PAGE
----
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Posted 19 June 2007 - 08:15 PM

How about putting the pan gear into neutral and grabbing the camera and head and doing the whip pan 'manually'?

That should work provided that the whip is the only pan you're doing -- or if you can have your 2nd. push the shifter to neutral at the appropriate point in the shot. On my old Worrall it would be kind of a trick to steady both wheels with the left hand while finding and working the shift with the right.

That's figuring that the whip is a transition, and you don't have to hit a usable frame at the end of it. If you do, another good trick is to cut if it lands wrong, and pick it up again from the start of the whip. You can always hide a 4-6 frame dissolve in the whip pan. You could even set different exposures for before and after the whip.



-- J.S.
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#10 Brad Grimmett

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Posted 20 June 2007 - 12:04 PM

The problem with putting the head into neutral is the stop. Just like with a fluid head, you may have some backlash at the end of the pan. If you do it by spinning the pan wheel you can stop the pan perfectly by just stopping the wheel. The move may be a bit tougher to do this way, but in the end it will be more precise I think.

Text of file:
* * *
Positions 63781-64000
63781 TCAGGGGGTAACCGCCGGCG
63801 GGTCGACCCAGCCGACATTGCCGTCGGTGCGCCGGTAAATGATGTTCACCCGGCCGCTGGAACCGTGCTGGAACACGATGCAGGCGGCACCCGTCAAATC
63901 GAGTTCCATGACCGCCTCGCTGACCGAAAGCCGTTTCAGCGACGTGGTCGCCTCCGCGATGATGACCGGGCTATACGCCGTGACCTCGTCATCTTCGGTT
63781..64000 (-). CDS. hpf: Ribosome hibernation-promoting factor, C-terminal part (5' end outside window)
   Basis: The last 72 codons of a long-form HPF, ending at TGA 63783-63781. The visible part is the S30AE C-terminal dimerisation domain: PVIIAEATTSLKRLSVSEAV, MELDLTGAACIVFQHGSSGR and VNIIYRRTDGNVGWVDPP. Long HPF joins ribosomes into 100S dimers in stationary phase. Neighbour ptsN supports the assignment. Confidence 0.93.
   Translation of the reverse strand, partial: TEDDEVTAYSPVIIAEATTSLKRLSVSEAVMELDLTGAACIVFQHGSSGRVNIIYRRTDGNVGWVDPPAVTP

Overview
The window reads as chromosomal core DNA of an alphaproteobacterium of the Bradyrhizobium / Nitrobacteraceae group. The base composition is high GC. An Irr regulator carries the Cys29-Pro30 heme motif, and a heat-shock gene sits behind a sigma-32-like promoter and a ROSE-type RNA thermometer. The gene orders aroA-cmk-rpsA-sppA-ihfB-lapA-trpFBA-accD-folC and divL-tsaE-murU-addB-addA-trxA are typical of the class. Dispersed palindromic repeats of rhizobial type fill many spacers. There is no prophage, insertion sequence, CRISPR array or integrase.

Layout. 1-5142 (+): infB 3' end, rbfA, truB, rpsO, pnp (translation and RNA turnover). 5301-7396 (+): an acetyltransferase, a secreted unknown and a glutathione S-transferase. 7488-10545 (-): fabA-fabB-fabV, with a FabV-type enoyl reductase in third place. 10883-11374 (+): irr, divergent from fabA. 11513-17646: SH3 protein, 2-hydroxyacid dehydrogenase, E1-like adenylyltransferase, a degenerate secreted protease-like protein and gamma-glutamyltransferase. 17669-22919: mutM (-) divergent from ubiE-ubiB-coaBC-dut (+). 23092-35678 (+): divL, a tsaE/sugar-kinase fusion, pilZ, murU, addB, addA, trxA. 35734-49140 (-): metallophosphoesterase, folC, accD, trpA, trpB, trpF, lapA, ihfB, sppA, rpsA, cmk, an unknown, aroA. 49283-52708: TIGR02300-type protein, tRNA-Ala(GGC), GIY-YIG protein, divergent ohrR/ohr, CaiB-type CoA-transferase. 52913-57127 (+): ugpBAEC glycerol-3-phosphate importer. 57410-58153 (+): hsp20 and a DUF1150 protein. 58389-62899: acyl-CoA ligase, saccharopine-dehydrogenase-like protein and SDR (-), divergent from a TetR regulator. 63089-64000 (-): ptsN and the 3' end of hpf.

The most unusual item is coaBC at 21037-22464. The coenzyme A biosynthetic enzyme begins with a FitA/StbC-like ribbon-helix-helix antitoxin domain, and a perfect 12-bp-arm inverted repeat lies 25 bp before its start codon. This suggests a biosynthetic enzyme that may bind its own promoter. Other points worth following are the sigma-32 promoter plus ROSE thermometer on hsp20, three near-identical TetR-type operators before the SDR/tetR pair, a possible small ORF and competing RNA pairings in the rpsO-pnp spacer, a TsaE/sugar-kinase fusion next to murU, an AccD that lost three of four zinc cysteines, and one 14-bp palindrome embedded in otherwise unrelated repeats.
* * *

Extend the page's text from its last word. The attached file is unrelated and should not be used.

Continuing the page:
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#11 Brian Dzyak

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Posted 20 June 2007 - 02:48 PM

Maybe try this: http://www.hotgears.com/
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#12 Brad Grimmett

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Posted 20 June 2007 - 11:21 PM

Maybe try this: http://www.hotgears.com/

Hotgears are probably a good idea. I think you can set an end mark for the pan, so you could just spin the wheel and let it stop at it's mark. The only issue is if you have to operate after the whip pan. If the shot needs to pan past the original mark farther into the shot, that could be a problem. Although maybe after the pan the original mark could be removed....but I haven't tried this with Hotgears, so I'm not sure if it's possible.
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#13 Simon Miya

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Posted 20 June 2007 - 11:44 PM